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I. WHEN the British warrior queen,

Bleeding from the Roman rods, Sought, with an indignant mien,

Counsel of her country's gods,


Sage beneath the spreading oak

Sat the Druid, hoary chief; Ev'ry burning word he spoke

Full of rage, and full of grief.

III. Princess ! if our aged eyes

Weep upon thy matchless wrongs, "Tis because resentment ties

All the terrours of our tongues.

IV. Rome shall perish-write that word

In the blood that she has spilt ; Perish, hopeless and abhorr'd.

Deep in ruins as in guilt.

Rome, for empire far renown'd,

Tramples on a thousand states ;
Soon her pride shall kiss the ground

Hark! the Gaul is at her gates !

VI. Other Romans shall arise,

Heedless of a soldier's name; Sounds, not arms, shall win the prize, Harmony the path to fame.

VII. Then the progeny that springs

From the forests of our land, Arm'd with thunder, clad with wings,

Shall a wider world command.

VIII. Regions Cæsar never knew

Thy posterity shall sway; Where his eagles never flew,

None invincible as they.

Such the bard's prophetick words,

Pregnant with celestial fire,
Bending as he swept the chords

Of his sweet but awful lyre.

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Rush'd to battle, fought and died ;

Dying hurl'd them at the foe.

XI. Ruffians, pitiless as proud,

Heav'n awards the vengeance due Empire on us bestow'd,

Shame and ruin wait for yott.



TIIERE was a time when Ætna's silent fire Slept unperceiv’d, the mountain yet entire; When, conscious of no danger from below, She tower'd a cloud-capt pyramid of snow. No thunders shook with deep intestine sound The blooming groves, that girdled her around Her unctuous olives, and her purple vines (Unfelt the fury of those bursting mines) The peasant's hopes, and not in vain, assurd, In peace upon her sloping sides maturd. When on a day, like that of the last doom, A conflagration lab'ring in her womb, She teem'd and heav'd with an infernal b'rth, That shook the circling seas and solid earth. Dark and voluminous the vapours rise, And hang their horrours in the neighb'ring skies, While through the Stygian veil, that blots the day, In dazzling streaks the vivid lightnings play. But oh! what muse, and in what pow'rs of song, Can trace the torrent as it burns along; Havock and devastation in the van, It marehes o'er the prostrate works of man; Vines, olives, herbage, forests disappear, And all the charms of a Sicilian year.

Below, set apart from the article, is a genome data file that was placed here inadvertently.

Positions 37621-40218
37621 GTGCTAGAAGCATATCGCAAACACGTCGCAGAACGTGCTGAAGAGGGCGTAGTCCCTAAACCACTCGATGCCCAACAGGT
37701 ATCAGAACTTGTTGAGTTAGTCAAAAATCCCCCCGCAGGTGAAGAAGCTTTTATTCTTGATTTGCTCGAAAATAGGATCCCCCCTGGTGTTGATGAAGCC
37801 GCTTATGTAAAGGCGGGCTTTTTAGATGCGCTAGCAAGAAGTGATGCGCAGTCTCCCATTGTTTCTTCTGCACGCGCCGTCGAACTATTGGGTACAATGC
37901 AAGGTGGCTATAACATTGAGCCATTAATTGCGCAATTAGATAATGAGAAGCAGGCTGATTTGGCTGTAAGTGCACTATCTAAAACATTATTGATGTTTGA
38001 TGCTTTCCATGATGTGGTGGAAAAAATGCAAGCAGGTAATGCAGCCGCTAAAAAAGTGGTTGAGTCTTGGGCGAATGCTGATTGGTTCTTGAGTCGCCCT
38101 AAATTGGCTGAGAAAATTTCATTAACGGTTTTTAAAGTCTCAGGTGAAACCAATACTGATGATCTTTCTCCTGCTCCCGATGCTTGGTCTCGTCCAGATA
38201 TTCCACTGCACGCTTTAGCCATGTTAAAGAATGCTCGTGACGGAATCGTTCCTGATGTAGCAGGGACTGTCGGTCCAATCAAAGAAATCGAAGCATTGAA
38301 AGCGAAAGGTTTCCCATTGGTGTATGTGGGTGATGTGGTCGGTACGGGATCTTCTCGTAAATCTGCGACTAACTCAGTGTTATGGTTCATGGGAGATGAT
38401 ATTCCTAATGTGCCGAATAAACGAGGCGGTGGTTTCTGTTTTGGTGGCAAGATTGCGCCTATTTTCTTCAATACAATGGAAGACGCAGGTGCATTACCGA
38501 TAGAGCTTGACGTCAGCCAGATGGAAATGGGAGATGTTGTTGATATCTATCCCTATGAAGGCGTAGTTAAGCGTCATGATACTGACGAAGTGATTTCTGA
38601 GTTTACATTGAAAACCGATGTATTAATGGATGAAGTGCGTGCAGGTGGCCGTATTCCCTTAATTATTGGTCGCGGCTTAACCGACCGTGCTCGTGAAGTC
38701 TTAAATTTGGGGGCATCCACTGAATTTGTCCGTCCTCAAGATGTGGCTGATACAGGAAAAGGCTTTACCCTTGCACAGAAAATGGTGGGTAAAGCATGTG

Revolving seasons, fruitless as they pass, See it an uninform'd and idle mass;

Without a soil t’invite the tiller's care,
Or blade, that might redeem it from despair.
Yet time at length (what will not time achieve?)
Clothes it with earth, and bids the produce live.
Once more the spiry myrtle crowns the glade,
And ruminating flocks enjoy the shadle.
O bliss precarious, and unsafe retreats,
O charming Paradise of short-liv'd sweets !
The sel same gale, that wafts the fragrance round,
Brings to the distant ear a sullen sound :
Again the mountain feels th’imprison'd foe,
Again pours ruin on the vale below.
Ten thousand swains the wasted scene deplore,
That only future ages can restore.

Ye monarchs, whom the lure of honour draws,
Who write in blood the merits of your cause,
Who strike the blow, then plead your own defence,
Glory your aim, but justice your pretence ;
Behold in Ætna's emblematick fires,
The mischiefs your ambitious pride inspires !

Fast by the stream, that bounds your just domain, And tells you where ye have a right to reign, A nation dwells, not envious of your throne, Studious of peace, their neighbours and their owo. Ill-fated race ! how deeply must they rue Their only crime, vicinity to you ! The trumpet sounds, your legions swarm abroad, Through the ripe harvest lies their destin'd road; At ev'ry step beneath their feet they tread The life of multitudes, a nation's bread! Earth seems a garden in its loveliest dress Before them, and behind a wilderness.

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